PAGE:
到19世纪晚期,已经开发了几个一致的非欧几里德几何,在数学上与欧几里德几何不同。欧氏几何具有独特的平行公理,三角形的角度和等于180°,而球形几何具有零平行公理,三角形的角度和大于或等于180°。这些几何形状提高了物理空间可能是非欧几里德的可能性。经验主义者认为我们可以通过实验确定物理空间是否是欧几里德。例如,高斯据称试图测量三个山顶之间三角形的角度,以测试物理空间是否为欧几里得。现实主义者认为物理空间具有某种确定的几何特征,即使我们无法发现它具有什么特征。康德人认为物理空间必须是欧几里德,因为只有欧几里德几何与我们的感性形式一致。庞加莱(Poincaré,1913)认为经验主义者,现实主义者和康德主义者是错误的:物理空间的几何学在经验上不是可确定的,事实的或合成的先验。假设高斯的实验给出了三角形的角度和为180°。这将支持这样的假设:物理空间只是在关于光学与几何的协调的某些预设下的欧几里德:未受干扰的光线的最短路径是欧几里德直线。相反,例如,180°测量也可以通过预先假定光线穿过球形空间中的最短路径但受到力的干扰来适应,因此物理空间是“真正的”非欧几里德:三角形的真实角度和大于180°,但令人不安的力使它“出现”空间为欧几里德,三角形的角度和为180°。认为关于物理空间的几何形状没有事实。庞加莱提出了传统主义:我们常规地决定几何是欧几里得,力是牛顿,光是欧几里德直线,我们看看实验结果是否符合这些惯例。传统主义并不是一种“随时随地”的学说 – 并非所有规定都能容纳证据 – 它是声称测量和证据的物理意义是由传统采用的框架决定的。线和角度的测量通常依赖于光传播最短路径的假设。但除非我们决定最短路径是欧几里得还是非欧几里得,否则这缺乏物理意义。由于实验仅具有相对于它们的物理意义,因此无法通过实验反驳或确认这些惯例。我们采用哪一组约定取决于实用因素:在其他条件相同的情况下,我们选择使物理更简单,更易处理,更熟悉等的约定。例如,庞加莱认为,由于其简单性,我们永远不会放弃欧几里德几何。

新加坡理工学院Essay代写:庞加莱的传统主义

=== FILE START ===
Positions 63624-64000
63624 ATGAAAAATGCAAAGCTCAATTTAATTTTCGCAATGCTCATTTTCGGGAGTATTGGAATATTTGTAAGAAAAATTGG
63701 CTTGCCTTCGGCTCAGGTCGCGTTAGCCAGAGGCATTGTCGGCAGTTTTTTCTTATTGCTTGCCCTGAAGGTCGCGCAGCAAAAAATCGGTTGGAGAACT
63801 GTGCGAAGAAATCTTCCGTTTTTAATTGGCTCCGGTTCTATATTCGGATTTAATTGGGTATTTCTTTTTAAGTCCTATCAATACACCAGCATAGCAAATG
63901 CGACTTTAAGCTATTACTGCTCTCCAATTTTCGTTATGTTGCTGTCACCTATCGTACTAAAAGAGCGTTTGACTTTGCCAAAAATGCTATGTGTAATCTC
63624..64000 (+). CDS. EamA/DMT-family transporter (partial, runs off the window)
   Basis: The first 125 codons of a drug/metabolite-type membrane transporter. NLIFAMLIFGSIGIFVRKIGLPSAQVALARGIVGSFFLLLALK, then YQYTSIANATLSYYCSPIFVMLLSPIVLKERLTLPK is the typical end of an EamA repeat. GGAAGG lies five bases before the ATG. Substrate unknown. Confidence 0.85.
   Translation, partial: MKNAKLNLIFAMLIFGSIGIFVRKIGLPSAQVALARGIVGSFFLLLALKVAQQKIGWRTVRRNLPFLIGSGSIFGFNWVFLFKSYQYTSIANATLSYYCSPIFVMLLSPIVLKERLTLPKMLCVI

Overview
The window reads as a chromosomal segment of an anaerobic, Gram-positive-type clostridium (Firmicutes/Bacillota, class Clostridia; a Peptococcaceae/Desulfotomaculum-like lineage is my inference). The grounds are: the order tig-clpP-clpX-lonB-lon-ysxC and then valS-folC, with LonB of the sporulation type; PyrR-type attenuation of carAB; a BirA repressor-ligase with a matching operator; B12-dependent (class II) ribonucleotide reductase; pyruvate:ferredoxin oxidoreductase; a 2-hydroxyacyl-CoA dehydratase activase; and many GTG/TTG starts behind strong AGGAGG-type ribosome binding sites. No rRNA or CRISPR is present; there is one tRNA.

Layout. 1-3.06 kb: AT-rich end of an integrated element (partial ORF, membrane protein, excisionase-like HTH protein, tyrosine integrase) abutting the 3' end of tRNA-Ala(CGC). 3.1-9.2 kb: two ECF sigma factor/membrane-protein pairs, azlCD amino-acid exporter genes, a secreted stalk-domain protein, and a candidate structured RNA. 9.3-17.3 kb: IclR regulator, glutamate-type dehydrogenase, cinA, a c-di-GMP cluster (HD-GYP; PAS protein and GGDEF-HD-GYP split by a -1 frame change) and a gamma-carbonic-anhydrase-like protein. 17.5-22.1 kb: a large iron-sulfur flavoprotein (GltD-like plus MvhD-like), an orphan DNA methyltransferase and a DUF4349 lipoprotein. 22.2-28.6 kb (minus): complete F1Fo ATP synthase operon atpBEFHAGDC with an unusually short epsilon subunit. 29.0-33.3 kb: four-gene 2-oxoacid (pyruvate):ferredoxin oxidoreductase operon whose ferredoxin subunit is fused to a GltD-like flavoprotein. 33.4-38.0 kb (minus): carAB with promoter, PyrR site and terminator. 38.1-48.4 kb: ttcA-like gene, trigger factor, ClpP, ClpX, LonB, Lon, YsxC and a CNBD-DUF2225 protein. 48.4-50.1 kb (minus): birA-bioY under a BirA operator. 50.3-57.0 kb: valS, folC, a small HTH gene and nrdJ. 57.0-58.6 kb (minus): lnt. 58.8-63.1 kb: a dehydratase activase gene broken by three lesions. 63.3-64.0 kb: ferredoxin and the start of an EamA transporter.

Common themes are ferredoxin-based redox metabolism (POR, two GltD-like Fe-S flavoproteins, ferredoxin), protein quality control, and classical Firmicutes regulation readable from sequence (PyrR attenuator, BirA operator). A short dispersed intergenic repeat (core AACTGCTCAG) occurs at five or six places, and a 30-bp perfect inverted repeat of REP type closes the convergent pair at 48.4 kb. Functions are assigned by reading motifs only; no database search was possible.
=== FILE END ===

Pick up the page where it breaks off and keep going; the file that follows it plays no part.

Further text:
By the late 19th century several consistent non-Euclidean geometries, mathematically distinct from Euclidean geometry, had been developed. Euclidean geometry has a unique parallels axiom and angle sum of triangles equals 180º, whereas, for example, spherical geometry has a zero-parallel axiom and angle sum of triangles greater than or equal to 180º. These geometries raise the possibility that physical space could be non-Euclidean. Empiricists think we can determine whether physical space is Euclidean through experiments. For example, Gauss allegedly attempted to measure the angles of a triangle between three mountaintops to test whether physical space is Euclidean. Realists think physical space has some determinate geometrical character even if we cannot discover what character it has. Kantians think that physical space must be Euclidean because only Euclidean geometry is consistent with the form of our sensibility. Poincaré (1913) argued that empiricists, realists, and Kantians are wrong: the geometry of physical space is not empirically determinable, factual, or synthetic a priori. Suppose Gauss’s experiment gave the angle-sum of a triangle as 180º. This would support the hypothesis that physical space is Euclidean only under certain presuppositions about the coordination of optics with geometry: that the shortest path of an undisturbed light ray is a Euclidean straight line. Instead, for example, the 180º measurement could also be accommodated by presupposing that light rays traverse shortest paths in spherical space but are disturbed by a force, so that physical space is “really” non-Euclidean: the true angle-sum of the triangle is greater than 180º, but the disturbing force makes it “appear” that space is Euclidean and the angle-sum of the triangle is 180º. Arguing that there is no fact of the matter about the geometry of physical space. Poincaré proposed conventionalism: we decide conventionally that geometry is Euclidean, forces are Newtonian, light travels in Euclidean straight lines, and we see if experimental results will fit those conventions. Conventionalism is not an “anything-goes” doctrine—not all stipulations will accommodate the evidence—it is the claim that the physical meaning of measurements and evidence is determined by conventionally adopted frameworks. Measurements of lines and angles typically rely on the hypothesis that light travels shortest paths. But this lacks physical meaning unless we decide whether shortest paths are Euclidean or non-Euclidean. These conventions cannot be experimentally refuted or confirmed since experiments only have physical meaning relative to them. Which group of conventions we adopt depends on pragmatic factors: other things being equal, we choose conventions that make physics simpler, more tractable, more familiar, and so forth. Poincaré, for example, held that, because of its simplicity, we would never give up Euclidean geometry.

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